Visiting Madrid is a culture explosion. Not only is it great to see the mix of modern and traditional, it’s easy to see why it is the beating heart of a vibrant Spanish culture. Wandering around the vast metropolitan city there is such a diverse choice of sights to see, with plenty of cafes and restaurants around, allowing you to do the Spaniards favourite thing… chat animatedly, people watch and drink coffee… or wine with a few dishes of tasty tapas.
Their art galleries are world class with the El Prado, the Reina Sofia to the Thyssen-Bornemisza… all within a short walking distance of each other too. Whatever your preference is you can see art from every century, every genre and every major art period.
Madrid is also renowned for their outside spaces too, from the El Retiro park to the Real Jardin Botanical garden. Along with their amazing weather (28 degrees in October) you can enjoy the gardens to the fullest and it is the Real Jardin that I later focus this blog on.
Firstly I must admit some of my personal highlights from the other art galleries… the internal garden at the Reina Sofia is so peaceful and relaxing with an amazing moving Alexander Calder sculpture at its heart, followed by the absolutely magnificent Guernica by Picasso. Not to be missed. Their Surrealism collections featuring plenty of Dali are well worth visiting. A top tip of mine too is to refer to your guidebook as to when the free Gallery times are so you can get in free on certain days and evenings which will save you a small fortune.
So back to the Real Jardin… located in a perfect spot next to the Prado gallery it contains plant species dating back over 2 centuries, spans 8 hectares and is a space of complete peace and quiet whilst in the centre of Madrid. It is also one of the perfect places to eat your lunch.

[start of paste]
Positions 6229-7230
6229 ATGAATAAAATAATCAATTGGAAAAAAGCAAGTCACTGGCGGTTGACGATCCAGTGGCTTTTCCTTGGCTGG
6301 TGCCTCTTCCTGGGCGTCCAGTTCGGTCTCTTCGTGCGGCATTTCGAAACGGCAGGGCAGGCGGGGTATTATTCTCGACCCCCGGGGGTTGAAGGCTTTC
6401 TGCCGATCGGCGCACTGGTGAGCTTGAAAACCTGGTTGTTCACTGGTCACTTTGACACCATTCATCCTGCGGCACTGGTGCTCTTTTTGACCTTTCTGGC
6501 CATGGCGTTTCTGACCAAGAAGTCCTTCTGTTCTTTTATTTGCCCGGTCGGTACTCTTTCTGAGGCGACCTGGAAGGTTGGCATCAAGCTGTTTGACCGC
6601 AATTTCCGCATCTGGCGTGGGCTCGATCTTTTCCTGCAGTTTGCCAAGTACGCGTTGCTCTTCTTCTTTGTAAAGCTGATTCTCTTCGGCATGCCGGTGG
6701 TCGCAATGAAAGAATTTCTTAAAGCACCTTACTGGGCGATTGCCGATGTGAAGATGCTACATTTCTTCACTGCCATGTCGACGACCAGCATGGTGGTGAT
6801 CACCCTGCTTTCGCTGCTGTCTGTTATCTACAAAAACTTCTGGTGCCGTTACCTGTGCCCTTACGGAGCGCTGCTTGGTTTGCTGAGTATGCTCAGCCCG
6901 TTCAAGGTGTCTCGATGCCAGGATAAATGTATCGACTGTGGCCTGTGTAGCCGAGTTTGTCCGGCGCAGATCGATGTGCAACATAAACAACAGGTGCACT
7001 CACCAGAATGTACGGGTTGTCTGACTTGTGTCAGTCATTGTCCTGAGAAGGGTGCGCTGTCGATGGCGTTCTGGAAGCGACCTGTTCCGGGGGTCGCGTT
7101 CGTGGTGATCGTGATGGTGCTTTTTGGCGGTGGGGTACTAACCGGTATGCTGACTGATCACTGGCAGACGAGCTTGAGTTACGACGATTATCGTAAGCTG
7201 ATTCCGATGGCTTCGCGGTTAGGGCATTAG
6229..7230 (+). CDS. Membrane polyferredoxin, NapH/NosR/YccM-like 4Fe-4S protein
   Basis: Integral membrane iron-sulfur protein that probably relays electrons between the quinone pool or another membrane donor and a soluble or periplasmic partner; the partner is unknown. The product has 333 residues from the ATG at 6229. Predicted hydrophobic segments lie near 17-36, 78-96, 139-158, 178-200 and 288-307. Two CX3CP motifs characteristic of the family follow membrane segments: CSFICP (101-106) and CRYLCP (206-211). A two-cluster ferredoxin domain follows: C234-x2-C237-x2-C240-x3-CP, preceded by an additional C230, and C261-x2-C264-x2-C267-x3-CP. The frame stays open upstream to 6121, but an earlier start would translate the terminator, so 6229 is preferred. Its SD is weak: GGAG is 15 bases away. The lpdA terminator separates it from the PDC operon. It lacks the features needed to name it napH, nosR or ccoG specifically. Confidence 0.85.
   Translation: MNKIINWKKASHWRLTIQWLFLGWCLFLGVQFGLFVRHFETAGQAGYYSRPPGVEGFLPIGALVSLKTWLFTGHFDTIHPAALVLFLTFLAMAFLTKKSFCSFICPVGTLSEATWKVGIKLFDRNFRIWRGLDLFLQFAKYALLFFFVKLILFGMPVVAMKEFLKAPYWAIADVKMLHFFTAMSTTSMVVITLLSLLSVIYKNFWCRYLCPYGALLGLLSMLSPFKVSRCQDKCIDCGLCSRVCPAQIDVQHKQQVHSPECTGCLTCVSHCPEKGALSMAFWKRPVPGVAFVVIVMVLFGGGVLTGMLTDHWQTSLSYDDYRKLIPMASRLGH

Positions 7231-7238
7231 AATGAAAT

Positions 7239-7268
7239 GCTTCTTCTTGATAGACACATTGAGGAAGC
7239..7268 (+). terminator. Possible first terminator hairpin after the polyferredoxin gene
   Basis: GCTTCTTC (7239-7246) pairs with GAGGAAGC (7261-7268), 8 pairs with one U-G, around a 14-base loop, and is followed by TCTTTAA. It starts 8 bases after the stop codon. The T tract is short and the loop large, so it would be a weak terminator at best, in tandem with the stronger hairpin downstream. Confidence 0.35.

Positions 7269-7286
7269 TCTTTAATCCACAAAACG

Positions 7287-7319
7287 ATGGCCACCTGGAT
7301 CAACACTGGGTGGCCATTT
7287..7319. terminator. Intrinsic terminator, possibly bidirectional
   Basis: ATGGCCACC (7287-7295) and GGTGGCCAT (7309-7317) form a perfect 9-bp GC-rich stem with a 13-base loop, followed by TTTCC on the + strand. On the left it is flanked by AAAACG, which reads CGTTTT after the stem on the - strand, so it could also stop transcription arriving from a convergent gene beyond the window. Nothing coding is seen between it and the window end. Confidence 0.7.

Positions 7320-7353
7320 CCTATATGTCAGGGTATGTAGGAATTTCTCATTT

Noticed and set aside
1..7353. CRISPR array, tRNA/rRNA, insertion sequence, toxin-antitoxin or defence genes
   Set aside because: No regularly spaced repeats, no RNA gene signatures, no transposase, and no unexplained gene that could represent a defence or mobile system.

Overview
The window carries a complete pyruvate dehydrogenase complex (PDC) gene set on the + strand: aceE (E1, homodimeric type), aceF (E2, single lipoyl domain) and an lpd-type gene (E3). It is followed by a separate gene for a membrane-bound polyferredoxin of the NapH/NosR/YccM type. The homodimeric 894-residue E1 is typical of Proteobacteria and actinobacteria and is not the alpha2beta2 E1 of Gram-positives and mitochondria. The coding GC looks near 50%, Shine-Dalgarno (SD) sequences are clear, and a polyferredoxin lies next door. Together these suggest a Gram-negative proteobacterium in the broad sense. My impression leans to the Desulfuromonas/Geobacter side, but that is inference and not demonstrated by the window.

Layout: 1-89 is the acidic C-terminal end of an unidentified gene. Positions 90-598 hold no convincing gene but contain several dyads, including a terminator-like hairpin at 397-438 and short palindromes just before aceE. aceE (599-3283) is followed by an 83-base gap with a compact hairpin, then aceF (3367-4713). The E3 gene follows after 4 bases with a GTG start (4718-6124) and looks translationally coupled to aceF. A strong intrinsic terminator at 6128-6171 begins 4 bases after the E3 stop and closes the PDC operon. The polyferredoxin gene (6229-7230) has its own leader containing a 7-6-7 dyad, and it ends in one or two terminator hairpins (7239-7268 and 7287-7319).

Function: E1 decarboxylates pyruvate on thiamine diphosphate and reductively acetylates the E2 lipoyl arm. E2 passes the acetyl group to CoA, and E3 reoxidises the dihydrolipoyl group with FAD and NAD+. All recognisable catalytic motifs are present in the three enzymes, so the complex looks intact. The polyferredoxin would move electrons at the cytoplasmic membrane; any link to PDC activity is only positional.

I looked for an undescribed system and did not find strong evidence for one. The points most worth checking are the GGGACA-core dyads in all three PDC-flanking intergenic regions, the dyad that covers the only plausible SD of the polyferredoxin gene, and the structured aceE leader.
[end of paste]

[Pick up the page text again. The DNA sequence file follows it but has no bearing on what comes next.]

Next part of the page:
In the main building there is usually an art exhibition or two on and these tend to relate to the botanical wonders located in the park. Spanish artist Carmen Varela was exhibiting a collection of her paintings and sculptures combining themes of nature and the landscape alongside human sculptural elements. What struck me were her really interesting canvas forms which were self-constructed convex structures (pic below) which gave those paintings a 3d quality, and a subsequent emphasis on the weight of the painted imagery. Varela’s focus is on what she can observe. Different topics feature in her work from flowers, birds, the sky to people and buildings. She strives to see the beauty in the little things. Hence her paintings of flowers are magnified so you can see the magic in their form, colour and pattern. She sees sculpture akin to creating a visual poem and this flows from her paintings into her stand-alone figures. Nature and humans interact playfully together. Her view of skies heighten her (and our) need for contemplation. All in all you can sense her need to enlighten us with her view of the world and our interaction with Mother Nature is at the heart of it.
|Concave canvas structure|
On until 10th November